*Vernon Jordan, the longtime civil rights leader and close adviser to former President Bill Clinton, died Monday evening, according to multiple sources close to the family. He was 85. A cause of death was not immediately released.
The former head of the United Negro College Fund and National Urban League rose to prominence as a civil rights activist with key connections on both sides of the aisle, from Democratic presidents Lyndon Johnson and Barack Obama, to Republican Presidents Ronald Reagan, George H.W. Bush and George W. Bush.
His closest political friendship was with Bill and Hillary Clinton, advising the then-Arkansas governor during his 1992 presidential campaign and acting as his outside personal adviser. He remained close to the Clintons for the next decades, endorsing both of Hillary Clinton’s presidential campaigns.
Born on August 15, 1935, Jordan graduated from DePauw University in Indiana in 1957, studied law at Howard University and began his career fighting segregation, beginning with a lawsuit against University of Georgia’s integration policy in 1961. He worked as a field director for the NAACP and as a director of the Southern Regional Council for the Voter Education Project before he became president of the National Urban League.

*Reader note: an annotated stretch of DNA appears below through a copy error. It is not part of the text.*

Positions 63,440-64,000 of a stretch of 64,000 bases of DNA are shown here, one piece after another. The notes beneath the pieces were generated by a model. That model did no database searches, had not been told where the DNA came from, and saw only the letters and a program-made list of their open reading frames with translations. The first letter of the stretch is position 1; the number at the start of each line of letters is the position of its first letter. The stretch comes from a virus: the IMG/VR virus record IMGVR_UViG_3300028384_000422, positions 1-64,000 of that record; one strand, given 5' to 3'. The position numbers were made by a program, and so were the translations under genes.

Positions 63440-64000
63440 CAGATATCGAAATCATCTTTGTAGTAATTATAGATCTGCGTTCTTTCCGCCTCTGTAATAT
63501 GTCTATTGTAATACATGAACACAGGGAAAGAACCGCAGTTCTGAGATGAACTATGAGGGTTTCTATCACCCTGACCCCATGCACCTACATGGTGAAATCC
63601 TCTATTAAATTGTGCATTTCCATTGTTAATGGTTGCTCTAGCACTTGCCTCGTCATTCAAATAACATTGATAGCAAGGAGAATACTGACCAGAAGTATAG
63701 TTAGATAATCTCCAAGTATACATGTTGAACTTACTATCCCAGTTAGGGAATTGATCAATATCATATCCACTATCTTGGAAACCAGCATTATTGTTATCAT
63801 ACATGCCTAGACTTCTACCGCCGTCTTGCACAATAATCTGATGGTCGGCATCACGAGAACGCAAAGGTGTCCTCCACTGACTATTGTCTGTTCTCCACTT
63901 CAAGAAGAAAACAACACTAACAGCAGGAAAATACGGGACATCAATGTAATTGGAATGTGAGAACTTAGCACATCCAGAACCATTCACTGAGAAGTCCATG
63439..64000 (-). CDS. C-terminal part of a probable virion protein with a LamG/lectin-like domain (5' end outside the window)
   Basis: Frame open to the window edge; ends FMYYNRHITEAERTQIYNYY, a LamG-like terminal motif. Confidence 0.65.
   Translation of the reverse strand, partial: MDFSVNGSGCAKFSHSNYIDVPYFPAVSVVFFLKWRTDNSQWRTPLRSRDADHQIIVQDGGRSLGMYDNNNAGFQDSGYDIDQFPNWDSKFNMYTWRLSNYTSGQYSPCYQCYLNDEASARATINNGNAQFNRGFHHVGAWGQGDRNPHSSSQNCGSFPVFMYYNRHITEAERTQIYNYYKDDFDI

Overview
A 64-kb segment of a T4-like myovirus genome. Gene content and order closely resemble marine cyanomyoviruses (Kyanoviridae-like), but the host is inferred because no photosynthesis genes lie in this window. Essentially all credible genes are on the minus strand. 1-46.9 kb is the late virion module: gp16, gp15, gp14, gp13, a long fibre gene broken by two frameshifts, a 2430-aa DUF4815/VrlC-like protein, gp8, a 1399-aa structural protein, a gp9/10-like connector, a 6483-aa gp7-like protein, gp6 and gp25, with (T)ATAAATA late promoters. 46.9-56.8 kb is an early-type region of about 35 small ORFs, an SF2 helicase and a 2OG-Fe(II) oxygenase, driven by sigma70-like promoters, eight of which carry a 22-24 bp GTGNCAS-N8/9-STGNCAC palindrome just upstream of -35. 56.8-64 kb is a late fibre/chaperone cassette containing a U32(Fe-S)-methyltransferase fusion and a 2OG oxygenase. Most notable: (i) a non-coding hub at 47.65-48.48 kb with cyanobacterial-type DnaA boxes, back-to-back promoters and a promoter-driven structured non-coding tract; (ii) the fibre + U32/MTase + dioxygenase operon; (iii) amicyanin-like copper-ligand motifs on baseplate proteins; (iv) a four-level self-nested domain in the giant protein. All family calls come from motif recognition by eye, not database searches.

“Today, the world lost an influential figure in the fight for civil rights and American politics, Vernon Jordan. An icon to the world and a lifelong friend to the NAACP, his contribution to moving our society toward justice is unparalleled,” NAACP President Derrick Johnson said in a statement Tuesday. “In 2001, Jordan received the NAACP’s Spingarn Medal for a lifetime of social justice activism. His exemplary life will shine as a guiding light for all that seek truth and justice for all people.”